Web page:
B. E. L.
Department of Plant Pathology, University of Minnesota, St. Paul 55108
Institute for Biochemistry and Plant Virology, Biologische Bundesanstalt, D-38104 Braunschweig, Germany
Petunia vein-clearing virus (PVCV), a tentative member of the caulimovirus group of plant pararetroviruses, was first identified in petunia (Petunia hybrida Vilm.) in Germany in the hybrid cv. Himmelröschen (1). A similar virus was recently identified in Minnesota in the petunia cv. Fantasy Pink grown from seed in commercial greenhouses. This virus has spherical particles 46 to 47 nm in diameter in preparations negatively stained with 1% uranyl acetate or sodium phosphotungstate, pH 7.0, and which contain a double-stranded DNA genome approximately 7.3 kb in size. The virus was shown by immunoelectron microscopy (IEM) to be closely related serologically to PVCV. No serological relationship to any other caulimoviruses was detected. Like PVCV, which is transmitted only by seed and grafting, the Minnesota virus isolate was not transmitted by mechanical inoculation to petunia or any other indicator plant. Symptoms associated with infection by PVCV in cv. Fantasy Pink consisted of mild vein clearing to severe vein yellowing, and reduction in leaf size and internode length. Symptoms were most frequently expressed when plants were under water and nutrient stress. Vigorously growing plants usually showed no symptoms, and no virions were detected by IEM in partially purified extracts from such plants. This suggests that infection of petunia hybrids by seed-borne PVCV may possibly be more widespread, but may go unnoticed because virus-induced symptoms may not be elicited in plants growing under favorable conditions.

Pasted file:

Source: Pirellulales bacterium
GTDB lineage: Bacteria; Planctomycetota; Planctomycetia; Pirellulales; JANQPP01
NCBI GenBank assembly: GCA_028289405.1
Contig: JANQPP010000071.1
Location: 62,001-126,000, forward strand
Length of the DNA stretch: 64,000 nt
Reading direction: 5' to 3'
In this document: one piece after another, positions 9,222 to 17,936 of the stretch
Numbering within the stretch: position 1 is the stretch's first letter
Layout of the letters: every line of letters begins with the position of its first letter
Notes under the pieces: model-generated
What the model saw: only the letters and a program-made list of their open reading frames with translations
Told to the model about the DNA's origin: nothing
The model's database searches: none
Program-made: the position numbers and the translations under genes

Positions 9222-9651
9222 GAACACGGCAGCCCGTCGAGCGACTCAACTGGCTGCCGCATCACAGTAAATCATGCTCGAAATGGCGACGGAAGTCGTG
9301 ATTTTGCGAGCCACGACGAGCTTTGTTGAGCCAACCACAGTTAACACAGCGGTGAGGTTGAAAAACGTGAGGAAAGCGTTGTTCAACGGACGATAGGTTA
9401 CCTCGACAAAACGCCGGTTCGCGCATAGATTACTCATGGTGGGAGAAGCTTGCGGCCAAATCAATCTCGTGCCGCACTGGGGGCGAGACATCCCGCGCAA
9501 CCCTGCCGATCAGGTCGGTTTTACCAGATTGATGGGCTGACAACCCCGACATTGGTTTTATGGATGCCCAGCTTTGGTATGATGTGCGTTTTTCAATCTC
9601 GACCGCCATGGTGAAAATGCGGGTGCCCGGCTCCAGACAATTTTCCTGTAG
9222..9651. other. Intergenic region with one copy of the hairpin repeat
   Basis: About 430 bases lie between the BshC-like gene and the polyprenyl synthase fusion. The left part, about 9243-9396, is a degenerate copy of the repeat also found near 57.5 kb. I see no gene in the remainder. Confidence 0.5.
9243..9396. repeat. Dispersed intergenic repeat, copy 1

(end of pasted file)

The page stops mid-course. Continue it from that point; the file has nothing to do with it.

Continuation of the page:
References: (1) D. Lesemann and R. Casper. Phytopathology 63:1118, 1973.